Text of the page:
World poorer for loss of tech genius Aaron Swartz
The Kansas City Star
It’s one of the mysteries of depression that someone like Aaron Swartz, a recognized tech genius by the age of 26, could describe himself as “worthless” in his blog. His suicide a week ago shocked the tech community.
In his teens, Swartz helped write the RSS standard, was a builder of Reddit.com and led the successful opposition to the controversial federal Stop Online Piracy Act.
He believed data should be free and he assigned himself the mission of liberating it. He moved a big chunk of the PACER database — the registry of online federal court documents — into the public domain, using a maneuver ultimately deemed legal.
But that stunt put him in the eye of federal prosecutors, who were apparently frustrated by their inability to bring charges.
In 2010, Swartz went further. He tapped into the Massachusetts Institute of Technology computer network and downloaded nearly 5 million academic articles from the subscription-only JSTOR site. This time, Swartz potentially faced more than three decades in prison and a million-dollar fine.
Prone to depression and reportedly worn out from the financial and emotional stresses of his legal troubles, Swartz took his life in his New York apartment last week. His death raised questions about the heavy-handed nature of the prosecution, and about whether the legal basis for the case rested on an overly broad statute.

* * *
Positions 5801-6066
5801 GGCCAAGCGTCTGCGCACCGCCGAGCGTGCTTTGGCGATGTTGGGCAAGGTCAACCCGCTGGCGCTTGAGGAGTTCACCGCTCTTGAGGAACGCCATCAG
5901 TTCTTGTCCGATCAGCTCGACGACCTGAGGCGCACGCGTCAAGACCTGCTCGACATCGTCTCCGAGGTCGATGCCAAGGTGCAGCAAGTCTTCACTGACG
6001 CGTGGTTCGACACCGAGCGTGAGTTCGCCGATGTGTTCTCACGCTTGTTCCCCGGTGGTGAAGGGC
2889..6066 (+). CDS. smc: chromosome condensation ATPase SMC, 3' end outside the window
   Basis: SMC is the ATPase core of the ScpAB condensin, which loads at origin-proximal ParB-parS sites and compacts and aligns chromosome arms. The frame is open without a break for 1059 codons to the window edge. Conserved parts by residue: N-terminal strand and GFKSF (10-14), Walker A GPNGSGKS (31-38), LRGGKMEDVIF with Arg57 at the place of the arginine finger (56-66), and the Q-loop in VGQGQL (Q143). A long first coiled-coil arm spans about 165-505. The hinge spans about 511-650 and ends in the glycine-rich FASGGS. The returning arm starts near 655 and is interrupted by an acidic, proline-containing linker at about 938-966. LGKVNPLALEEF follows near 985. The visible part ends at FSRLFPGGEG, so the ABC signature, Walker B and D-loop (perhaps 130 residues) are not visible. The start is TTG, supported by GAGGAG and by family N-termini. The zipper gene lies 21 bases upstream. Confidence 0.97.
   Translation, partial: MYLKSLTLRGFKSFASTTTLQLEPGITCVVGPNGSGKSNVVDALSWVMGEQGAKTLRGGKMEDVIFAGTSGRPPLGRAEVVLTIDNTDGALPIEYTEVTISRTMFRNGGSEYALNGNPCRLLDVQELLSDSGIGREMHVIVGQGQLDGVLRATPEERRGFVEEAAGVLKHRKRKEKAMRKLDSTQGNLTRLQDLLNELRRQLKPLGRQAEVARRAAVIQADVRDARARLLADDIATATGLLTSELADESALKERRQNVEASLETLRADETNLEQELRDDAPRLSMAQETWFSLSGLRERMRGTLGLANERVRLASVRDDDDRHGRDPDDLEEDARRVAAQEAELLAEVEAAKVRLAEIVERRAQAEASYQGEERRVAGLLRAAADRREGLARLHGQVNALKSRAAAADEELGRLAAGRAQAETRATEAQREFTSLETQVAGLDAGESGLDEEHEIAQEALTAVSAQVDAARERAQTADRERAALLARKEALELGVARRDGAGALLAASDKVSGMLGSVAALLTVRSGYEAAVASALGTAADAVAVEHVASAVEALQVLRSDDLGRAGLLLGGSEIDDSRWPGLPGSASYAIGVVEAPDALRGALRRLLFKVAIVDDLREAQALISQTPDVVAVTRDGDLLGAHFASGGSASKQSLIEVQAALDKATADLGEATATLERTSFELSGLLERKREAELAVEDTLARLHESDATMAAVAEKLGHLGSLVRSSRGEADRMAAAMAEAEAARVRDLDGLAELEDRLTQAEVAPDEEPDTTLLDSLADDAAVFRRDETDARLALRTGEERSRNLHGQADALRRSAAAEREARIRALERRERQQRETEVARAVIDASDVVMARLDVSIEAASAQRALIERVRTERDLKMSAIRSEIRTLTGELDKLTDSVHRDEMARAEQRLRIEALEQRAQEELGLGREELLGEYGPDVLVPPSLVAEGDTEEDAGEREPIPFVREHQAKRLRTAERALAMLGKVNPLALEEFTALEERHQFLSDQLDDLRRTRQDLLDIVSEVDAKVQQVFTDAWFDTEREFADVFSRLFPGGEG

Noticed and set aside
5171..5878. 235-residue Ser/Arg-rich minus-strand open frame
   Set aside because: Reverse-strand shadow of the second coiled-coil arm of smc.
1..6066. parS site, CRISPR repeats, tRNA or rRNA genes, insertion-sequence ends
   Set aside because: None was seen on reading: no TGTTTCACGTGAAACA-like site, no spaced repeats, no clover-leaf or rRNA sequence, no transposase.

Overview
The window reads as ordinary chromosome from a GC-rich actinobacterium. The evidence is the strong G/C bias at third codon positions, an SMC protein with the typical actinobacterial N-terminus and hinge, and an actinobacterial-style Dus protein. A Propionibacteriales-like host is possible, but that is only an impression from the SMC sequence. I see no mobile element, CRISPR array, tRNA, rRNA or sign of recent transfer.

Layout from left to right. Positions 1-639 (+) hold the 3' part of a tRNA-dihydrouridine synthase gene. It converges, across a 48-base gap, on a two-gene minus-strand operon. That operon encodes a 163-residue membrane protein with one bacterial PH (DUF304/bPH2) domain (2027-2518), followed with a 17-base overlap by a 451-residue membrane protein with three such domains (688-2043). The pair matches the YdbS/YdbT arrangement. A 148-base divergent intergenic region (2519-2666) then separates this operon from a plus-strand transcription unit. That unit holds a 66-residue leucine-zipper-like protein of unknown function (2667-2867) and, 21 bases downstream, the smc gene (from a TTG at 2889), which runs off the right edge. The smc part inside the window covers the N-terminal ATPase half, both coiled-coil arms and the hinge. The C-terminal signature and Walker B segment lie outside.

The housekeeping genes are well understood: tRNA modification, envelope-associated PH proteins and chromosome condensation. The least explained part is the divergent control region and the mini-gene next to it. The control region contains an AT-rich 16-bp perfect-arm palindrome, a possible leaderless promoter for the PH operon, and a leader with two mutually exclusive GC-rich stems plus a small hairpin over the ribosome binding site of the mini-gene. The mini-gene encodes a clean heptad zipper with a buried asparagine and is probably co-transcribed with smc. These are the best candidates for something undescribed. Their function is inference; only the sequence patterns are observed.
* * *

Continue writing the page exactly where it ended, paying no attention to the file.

The 1968 computer-fraud law bars use of a computer “without authorization” or via a method that “exceeds authorized access,” but the statute doesn’t define those terms.
In light of Swartz’s death, the Justice Department should review its handling of cases under that law and how it pursues particular instances of hacking. An earlier case handled by Swartz’s prosecutor, Assistant U.S. Attorney Stephen Heymann, also ended in suicide.
In a statement made public Wednesday, U.S. Attorney Carmen Ortiz expressed condolences to Swartz’s family and noted that her office had informed Swartz’s lawyer that it planned to recommend a sentence of no more than six months in a “low-security setting.”
Computer hacking is an affliction of our times, and what Swartz was accused of doing was no small matter. But he didn’t do it for personal gain. JSTOR told federal prosecutors it did not want to pursue charges, and last week JSTOR opened its website, allowing anyone to read its archives for free — the right move.
Swartz was one of those brilliant creatures of the IT world’s quirky, unpredictable culture — a realm whose ways are mysterious to many of us until some new gadget or website comes on the scene, joining the others that have revolutionized our lives.
Swartz’s salient fault — a complete lack of moderation — was also one of his virtues. However you sort this sad case, the world is poorer for his loss.